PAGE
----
[Tutor] Escape codes and 'return statements'

alan.gauld@bt.com alan.gauld@bt.com
Thu, 17 Aug 2000 11:37:16 +0100

> Hi this is Albert,
>     I'm currently learning Python and I came across this 
> things called "escape codes". I understand fairly most of 
> them except for the escape codes ' \n ' and (linefeed???) and 
> ' \r ' (carriage return).

I assume you are confused about the difference?
Back in the mists of computing time(up until the 
late 1970's) computers had teletypes for input/output

Teletypes had rolls of paper on which the printing was 
done and you could issue a linefeed to move the roll 
up one line at a time. This was mechanically much more 
efficient than moving up and moving the carriage back 
each time so if you wanted 3 blank lines you issued 3 

They also had carriage return to bring the printhead back 
to the beginning of the line. Thus typically the user would 
type(or the program would output) a carriage return followed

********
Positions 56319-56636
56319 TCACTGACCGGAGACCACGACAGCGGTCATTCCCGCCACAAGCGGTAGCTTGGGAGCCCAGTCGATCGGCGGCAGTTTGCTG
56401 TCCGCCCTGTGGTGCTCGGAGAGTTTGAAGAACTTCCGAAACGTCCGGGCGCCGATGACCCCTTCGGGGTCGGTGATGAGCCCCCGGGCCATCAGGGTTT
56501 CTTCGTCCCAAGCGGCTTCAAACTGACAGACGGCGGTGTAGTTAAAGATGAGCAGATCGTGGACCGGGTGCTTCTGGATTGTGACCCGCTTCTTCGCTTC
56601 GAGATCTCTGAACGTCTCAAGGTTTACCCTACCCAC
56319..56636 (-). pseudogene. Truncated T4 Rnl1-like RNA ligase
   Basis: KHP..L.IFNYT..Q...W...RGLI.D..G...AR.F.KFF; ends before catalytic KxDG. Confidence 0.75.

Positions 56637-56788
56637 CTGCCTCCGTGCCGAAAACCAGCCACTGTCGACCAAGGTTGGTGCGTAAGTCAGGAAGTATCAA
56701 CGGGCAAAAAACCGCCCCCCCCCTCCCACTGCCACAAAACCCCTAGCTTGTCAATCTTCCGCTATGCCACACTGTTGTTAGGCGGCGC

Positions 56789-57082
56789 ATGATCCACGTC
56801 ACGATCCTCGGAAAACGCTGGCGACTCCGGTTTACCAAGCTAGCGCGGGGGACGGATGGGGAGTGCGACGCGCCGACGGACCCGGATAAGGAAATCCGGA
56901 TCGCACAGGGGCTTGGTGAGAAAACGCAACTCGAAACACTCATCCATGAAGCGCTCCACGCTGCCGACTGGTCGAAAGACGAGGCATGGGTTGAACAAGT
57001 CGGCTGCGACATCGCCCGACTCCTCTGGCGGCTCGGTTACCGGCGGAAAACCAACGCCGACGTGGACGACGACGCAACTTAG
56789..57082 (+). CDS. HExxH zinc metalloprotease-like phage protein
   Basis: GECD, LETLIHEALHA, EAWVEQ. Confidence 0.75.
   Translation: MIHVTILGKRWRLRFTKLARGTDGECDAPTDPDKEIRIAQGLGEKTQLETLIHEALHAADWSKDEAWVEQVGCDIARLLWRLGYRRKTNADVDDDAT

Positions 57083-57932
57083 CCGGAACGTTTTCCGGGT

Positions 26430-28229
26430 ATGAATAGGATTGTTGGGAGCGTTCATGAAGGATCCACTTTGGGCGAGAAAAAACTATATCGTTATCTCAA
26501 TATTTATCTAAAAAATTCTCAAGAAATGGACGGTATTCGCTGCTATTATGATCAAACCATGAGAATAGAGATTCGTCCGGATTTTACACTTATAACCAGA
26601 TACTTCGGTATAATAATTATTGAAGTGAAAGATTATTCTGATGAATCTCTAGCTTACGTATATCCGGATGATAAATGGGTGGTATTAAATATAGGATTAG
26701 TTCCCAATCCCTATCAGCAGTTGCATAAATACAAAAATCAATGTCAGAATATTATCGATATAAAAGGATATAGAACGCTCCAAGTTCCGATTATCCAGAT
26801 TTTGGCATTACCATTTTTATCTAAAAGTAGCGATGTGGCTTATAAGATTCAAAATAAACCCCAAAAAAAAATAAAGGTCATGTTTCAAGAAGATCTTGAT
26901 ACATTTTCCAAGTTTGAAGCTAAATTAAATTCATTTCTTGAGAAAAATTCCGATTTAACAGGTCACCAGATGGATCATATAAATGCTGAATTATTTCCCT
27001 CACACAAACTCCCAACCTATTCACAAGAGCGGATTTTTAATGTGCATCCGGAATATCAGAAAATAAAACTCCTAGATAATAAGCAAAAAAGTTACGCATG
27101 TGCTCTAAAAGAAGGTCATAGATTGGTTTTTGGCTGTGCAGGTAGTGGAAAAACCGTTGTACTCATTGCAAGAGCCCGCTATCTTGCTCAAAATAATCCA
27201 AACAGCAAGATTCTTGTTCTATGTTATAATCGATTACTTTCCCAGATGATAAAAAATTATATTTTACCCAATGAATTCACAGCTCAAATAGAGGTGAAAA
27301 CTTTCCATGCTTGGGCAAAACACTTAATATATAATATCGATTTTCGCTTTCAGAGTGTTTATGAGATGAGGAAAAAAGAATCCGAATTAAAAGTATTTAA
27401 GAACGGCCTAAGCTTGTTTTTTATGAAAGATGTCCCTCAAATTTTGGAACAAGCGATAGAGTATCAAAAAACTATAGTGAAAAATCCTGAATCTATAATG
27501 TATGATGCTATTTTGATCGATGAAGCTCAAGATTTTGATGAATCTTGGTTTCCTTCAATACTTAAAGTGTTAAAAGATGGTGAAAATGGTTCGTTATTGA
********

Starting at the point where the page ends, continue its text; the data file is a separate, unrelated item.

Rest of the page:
by one or more line feeds.

These two motions got encapsulated in ASCII by the control 
chararacters ^J(linefeed) and ^M(carriage return/linefeed)

With the advent of VDUs the need for a separate linefeed 
diminished and mostly we just use carriage return/linefeed 
as a single 'newline' command.

Thus '\r' is a pure linefeed with no c/r and '\n' combines 
both motions.

I'm not sure if there is a character for c/r only (which 
can be usefgul for controlling old printers which can only 
use one color per line - multiple passes allows multiple 
colors in a line, for example)

Does that help in any way?
Mostly you just need to use '\n'....

Alan G.

>     Also, I kinda understand 'return' statements but I would 
> like to know on how and when to use them properly.Thanks in advance.

Oooh thats a religious question. :-)
Simply put return causes an immediate return from the current 
function. Purists like to see a single return statement per 
function. Those of us brought up on C tend to use them rather 
more liberally!

Alan G.